Brooklyn Street Art: Why are you and Seth publishing a printed journal when most publications in print are struggling to survive? What keeps you motivated to continue to publish it?

Elisa Carmichael: We have always wanted to have a magazine – it’s something we’d talked about doing for a long time. We enjoy blogs and considered starting one of our own, but decided in the end that we’d rather do something a bit different.

We have a shared love of books and magazines that goes back long before we met and believe that nothing can replace the magic of print. The Art Street Journal (TASJ) has given us a unique opportunity to support the artists and events that interest us in a medium we want to help keep alive.

We’ve received so many kind notes and words of encouragement from readers all over the world in the past year. It means so much to us that people enjoy TASJ. Connecting to a broad network of international art lovers has been a key motivator in keeping us going.

Aside from the enjoyment we derive from putting each issue together, our motivation comes from the positive response and rapid growth of our readership. It has been really interesting to monitor: Even though TASJ is a free publication, we really weren’t sure anyone would be interested in it. We have some great supporters out there – galleries, museums, clothing stores, cafes, specialty bookstores and individuals doing drop-offs at various locations in their cities around the world.

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Detail of a piece by Nina Pandolfo on the cover of The Art Street Journal

Brooklyn Street Art: The journal’s main focus is in Street and Urban art. What drove you to this art genre in the first place?
Elisa Carmichael:
TASJ certainly supports street and urban art, but its focus is really contemporary art as a whole. You will see many artists featured on our pages who have a street background because we love the energy inherent in Street Art. It’s an art form we are both very passionate about and believe has an important place in art history.

That said, TASJ is not a Street/Urban art magazine. Our aim is to curate content that combines the best art from the underground, emerging, and mainstream established worlds. The journal has an aesthetic through-line that links the artists we cover, regardless of their background, and I think that comes across when turning its pages. We also try to keep the editorial diverse and internationally focused, as well as give time to people and events that haven’t had too much coverage from other media outlets.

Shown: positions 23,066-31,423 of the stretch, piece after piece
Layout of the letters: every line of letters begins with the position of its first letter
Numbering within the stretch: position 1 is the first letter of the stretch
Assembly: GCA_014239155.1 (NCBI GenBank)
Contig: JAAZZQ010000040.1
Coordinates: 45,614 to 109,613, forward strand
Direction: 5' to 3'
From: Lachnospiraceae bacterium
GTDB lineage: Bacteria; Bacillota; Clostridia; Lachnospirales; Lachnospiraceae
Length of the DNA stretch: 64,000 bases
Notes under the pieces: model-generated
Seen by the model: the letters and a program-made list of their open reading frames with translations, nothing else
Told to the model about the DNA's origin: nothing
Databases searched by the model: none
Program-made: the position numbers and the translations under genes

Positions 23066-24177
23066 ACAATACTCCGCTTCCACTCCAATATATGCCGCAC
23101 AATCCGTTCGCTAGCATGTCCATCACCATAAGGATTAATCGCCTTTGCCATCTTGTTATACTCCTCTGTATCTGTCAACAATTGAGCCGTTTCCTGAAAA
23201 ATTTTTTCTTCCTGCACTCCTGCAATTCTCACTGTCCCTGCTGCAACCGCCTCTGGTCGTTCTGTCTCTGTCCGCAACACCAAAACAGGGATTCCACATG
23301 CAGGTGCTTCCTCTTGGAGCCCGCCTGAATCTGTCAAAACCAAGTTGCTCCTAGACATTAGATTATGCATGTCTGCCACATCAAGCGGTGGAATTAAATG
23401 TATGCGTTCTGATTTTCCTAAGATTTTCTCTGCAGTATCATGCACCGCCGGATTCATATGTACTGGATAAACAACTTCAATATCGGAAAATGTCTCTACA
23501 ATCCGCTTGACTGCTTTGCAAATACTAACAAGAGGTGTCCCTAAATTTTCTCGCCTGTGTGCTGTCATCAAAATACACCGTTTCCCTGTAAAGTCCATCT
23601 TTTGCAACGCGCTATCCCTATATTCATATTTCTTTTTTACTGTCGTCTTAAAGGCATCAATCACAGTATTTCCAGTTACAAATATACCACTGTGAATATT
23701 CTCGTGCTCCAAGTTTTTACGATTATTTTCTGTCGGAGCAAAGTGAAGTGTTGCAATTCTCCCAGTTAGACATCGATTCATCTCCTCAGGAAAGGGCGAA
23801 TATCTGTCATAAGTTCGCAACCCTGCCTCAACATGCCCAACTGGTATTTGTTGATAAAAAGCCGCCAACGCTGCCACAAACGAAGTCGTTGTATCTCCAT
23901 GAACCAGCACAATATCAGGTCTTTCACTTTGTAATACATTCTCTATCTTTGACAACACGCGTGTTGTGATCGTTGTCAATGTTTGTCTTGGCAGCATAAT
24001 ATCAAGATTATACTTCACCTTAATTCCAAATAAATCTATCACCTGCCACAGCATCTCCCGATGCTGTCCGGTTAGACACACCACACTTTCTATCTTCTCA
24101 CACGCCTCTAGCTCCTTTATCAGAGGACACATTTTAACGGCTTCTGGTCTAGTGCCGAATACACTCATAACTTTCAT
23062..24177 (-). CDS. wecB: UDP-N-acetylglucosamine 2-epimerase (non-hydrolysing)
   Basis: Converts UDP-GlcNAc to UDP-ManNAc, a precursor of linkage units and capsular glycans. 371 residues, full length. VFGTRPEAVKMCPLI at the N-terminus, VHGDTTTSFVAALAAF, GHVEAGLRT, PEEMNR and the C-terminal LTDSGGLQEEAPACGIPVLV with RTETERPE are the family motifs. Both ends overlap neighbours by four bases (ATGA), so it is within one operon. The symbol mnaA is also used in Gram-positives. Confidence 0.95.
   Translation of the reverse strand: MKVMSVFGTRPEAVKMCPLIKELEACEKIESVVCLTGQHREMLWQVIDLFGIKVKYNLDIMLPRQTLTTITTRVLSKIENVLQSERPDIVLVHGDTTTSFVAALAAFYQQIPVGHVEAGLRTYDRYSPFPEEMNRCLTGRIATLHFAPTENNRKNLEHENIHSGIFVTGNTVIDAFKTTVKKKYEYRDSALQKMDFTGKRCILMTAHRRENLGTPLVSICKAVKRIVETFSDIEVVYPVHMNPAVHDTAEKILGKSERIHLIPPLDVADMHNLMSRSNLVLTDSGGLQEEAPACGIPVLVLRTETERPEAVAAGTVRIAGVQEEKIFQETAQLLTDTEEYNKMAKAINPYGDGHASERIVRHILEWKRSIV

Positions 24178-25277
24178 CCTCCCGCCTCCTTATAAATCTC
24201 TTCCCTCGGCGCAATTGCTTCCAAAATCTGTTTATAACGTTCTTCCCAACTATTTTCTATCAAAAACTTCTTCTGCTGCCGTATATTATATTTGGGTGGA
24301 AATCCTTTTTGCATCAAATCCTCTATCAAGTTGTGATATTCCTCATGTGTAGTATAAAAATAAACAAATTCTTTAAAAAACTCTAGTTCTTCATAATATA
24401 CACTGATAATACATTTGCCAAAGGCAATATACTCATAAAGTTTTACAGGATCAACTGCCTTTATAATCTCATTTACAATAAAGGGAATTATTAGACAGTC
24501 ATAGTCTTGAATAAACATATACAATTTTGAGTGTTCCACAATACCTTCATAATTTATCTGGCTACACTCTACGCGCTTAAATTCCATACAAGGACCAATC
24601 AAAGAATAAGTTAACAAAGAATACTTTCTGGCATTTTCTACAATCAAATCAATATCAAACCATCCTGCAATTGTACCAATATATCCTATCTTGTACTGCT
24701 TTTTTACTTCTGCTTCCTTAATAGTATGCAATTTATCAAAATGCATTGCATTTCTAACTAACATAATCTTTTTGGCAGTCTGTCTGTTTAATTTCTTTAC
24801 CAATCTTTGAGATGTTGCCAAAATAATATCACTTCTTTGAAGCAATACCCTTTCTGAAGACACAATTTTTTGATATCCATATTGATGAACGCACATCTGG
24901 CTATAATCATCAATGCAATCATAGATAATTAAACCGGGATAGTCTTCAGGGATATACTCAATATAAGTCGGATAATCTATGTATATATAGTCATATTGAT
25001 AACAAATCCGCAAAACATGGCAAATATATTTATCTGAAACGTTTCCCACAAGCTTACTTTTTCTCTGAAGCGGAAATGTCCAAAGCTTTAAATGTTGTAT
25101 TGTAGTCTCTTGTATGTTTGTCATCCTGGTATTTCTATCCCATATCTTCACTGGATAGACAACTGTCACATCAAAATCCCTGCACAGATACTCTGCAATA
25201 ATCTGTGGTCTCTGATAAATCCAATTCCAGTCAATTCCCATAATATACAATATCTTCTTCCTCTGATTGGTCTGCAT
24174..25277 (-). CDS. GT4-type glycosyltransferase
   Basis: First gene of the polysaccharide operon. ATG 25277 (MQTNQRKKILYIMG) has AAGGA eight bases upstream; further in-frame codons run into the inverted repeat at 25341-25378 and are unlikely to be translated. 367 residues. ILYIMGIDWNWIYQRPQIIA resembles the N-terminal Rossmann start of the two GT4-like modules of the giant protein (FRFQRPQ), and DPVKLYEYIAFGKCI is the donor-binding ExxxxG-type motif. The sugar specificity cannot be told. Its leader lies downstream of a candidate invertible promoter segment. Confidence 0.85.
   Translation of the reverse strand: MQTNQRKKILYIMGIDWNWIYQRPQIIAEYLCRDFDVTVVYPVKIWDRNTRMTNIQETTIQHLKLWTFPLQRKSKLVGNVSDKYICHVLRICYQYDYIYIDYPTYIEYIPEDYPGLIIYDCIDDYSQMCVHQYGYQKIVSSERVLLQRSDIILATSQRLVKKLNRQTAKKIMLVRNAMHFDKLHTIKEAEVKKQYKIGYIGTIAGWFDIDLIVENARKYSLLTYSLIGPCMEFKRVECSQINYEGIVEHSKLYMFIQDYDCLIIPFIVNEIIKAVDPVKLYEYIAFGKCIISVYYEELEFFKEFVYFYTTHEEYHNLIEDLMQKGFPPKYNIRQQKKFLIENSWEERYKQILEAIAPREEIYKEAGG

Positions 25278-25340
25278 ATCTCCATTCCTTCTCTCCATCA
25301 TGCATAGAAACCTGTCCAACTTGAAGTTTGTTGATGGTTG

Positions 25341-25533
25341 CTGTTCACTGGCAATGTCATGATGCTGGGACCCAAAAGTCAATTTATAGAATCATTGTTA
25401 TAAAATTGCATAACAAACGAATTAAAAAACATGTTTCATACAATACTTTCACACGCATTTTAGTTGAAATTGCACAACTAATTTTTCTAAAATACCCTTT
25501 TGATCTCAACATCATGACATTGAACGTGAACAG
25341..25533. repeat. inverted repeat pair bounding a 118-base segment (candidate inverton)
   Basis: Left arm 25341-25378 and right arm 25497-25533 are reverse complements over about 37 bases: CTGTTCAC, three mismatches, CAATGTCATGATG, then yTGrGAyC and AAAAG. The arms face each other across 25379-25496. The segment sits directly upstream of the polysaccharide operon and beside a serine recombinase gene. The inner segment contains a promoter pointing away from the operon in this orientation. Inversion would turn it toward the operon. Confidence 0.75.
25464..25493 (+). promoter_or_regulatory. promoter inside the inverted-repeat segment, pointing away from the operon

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Detail of a piece by Street Artist Mark Jenkins on the cover of The Art Street Journal

Brooklyn Street Art: What’s your ultimate goal with TASJ?
Elisa Carmichael:
There’s a place for all sorts of publications in the marketplace, but for us, the number one goal is to get the message out about the art we love to as many people as possible. We don’t believe that every nice independent art magazine needs to cost $20; there should be something out there that everyone can have access to. TASJ will always remain free.

We have a lot of different plans and goals —TASJ has quickly become a far bigger project than we originally envisioned and at this point it is really our second business. At the same time, we’re trying to let it develop organically and improve it a bit each time we bring an issue out. In one year our 4 page black and white newspaper is a full color magazine-style periodical.

Another goal we have is to show our art world associates that it’s possible for gallerists to want to support other galleries and artists, even when there is no personal or financial relationship. There is far too much cattiness and rivalry in the art world as it is without our contributing to it. We know how hard it is to stay alive and make things happen in this business and we respect the people out there who are doing just that. We like the fact that we’ve been able to build a little platform from which to celebrate those people and not ask for anything in return.

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Detail of a piece by Faile on the cover of The Art Street Journal